The Rajapruek Royal Park International Floral Festival has been going on since mid-December, but I only dragged myself out there a few days before my sister, Carol, left to go back to her home in Seattle. In reality, the Festival was supposed to begin in mid-November and run through mid-February, but because of the “Great Flood,” everything was pushed back one month – which was not good news for the flowers. In November, the cool season has just begun and the ground is still saturated from the rains, but by March, much warmer temperatures are normal and, after four months with little or no rain, the ground moisture is gone and it is hard to keep the flowers looking their spritely best.
The first International Floral Festival was held several years ago to celebrate the King’s 60th year on the throne. It was a wild success, with many, many countries participating in the display of flowers and the floral competitions. This year, it had a rough start, but there were still plenty of countries who participated and competed. Most people I spoke to also enjoyed spending the day wandering among the manicured lawns, beautiful flowers, and exhibits. Carol and I went on a rather warm afternoon when local farmers had begun burning the rice fields, so the sky was hazy and many of the exhibits were past their prime. After all, the show closes next week – a month behind schedule.
We both headed to the Orchid Pavilion, for we knew that exhibit would be one of the finest in the Park – and we were right! What we weren’t prepared for was the sheet abundance of orchids that we saw. The place overflowed with all varieties in lush exhibits. People were shooting photographs of family members (as I did, obviously) in front of every possible shape and color of this unique flower. There were tiny orchids the size of pennies and the huge orchids the size of a man’s hand, as well as every size in between. There were orchids that were very familiar to me and there were orchids that I had never seen before in my life. Even though I grew up here and have seen orchids of many different varieties, it was almost surreal to be so totally surrounded by so many different shapes and colors of orchids in such a great abundance.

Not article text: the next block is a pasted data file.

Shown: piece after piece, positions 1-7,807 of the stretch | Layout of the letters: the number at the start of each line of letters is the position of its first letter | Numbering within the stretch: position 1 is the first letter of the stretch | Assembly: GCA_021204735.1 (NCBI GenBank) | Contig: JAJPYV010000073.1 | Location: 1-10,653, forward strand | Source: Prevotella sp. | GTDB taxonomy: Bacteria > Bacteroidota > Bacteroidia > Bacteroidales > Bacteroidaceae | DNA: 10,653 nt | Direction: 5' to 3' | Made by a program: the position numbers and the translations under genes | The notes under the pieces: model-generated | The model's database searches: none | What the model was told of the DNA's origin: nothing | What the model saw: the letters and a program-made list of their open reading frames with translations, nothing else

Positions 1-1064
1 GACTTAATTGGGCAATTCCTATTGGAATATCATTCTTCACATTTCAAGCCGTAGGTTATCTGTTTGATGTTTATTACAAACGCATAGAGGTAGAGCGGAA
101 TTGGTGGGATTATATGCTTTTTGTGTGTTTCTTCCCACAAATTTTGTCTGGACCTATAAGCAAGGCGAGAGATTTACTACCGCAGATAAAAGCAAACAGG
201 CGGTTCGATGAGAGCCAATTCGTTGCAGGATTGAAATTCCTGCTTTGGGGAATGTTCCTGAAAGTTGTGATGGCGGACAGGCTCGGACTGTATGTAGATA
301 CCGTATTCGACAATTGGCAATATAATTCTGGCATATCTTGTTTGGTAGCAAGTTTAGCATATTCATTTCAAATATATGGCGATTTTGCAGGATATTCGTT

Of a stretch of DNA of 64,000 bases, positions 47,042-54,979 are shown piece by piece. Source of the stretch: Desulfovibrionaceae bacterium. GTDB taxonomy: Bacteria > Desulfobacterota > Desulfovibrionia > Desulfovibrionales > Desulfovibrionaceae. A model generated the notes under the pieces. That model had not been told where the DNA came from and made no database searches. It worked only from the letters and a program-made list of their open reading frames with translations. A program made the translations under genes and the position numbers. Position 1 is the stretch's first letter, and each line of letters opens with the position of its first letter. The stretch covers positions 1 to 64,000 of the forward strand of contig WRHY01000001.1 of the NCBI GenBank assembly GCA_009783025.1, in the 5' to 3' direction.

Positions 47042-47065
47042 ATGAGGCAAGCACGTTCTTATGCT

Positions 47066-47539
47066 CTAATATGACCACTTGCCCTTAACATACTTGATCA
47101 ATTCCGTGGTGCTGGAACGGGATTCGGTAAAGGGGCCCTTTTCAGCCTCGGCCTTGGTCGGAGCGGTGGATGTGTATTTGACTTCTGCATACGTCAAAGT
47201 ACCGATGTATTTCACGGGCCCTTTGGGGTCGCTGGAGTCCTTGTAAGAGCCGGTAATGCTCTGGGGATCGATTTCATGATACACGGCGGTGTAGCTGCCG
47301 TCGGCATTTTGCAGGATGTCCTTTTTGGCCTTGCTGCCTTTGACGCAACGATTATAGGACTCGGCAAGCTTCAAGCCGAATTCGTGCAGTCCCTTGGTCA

The huge orchids that were the size of a man’s hand and yet so very delicate were the undisputed queens of the show – in my humble opinion. They came in almost every color imaginable and just took our breath away. While there were signs everywhere telling us not to touch anything, there was nothing to prevent us from getting “up close and personal” to take a look and breath the fragrance of these wonderful flowers.
More unusual were the orchids that were so tiny that an entire cluster of them were the size of a “normal” flower. Some grew in long clumps and some in perfect round balls. There were orchids that were speckled and others looked like they had freckles. There were orchids that were all one color, some that were half one color and half another, and some had petals of one color and a “heart” of another contrasting color. Some looked like Jack-in-the-pulpit flowers. Some looked like Mardi Gras dancers. Some were striped. Others were pure white. Carol and I wandered in among the orchids for barely an hour, taking photographs and commenting on what we saw in just this one exhibit. We knew we still had another 22 acres of flowers to see. But then, a call from home drew us away unexpectedly. Still, it was good to go, for I was feeling a bit overwhelmed. I had definitely OD’d on orchids that day and came away amazed at what God could do with just one type of flower. For just a small taste of what we saw, take a look at some of these thumbnail photos below: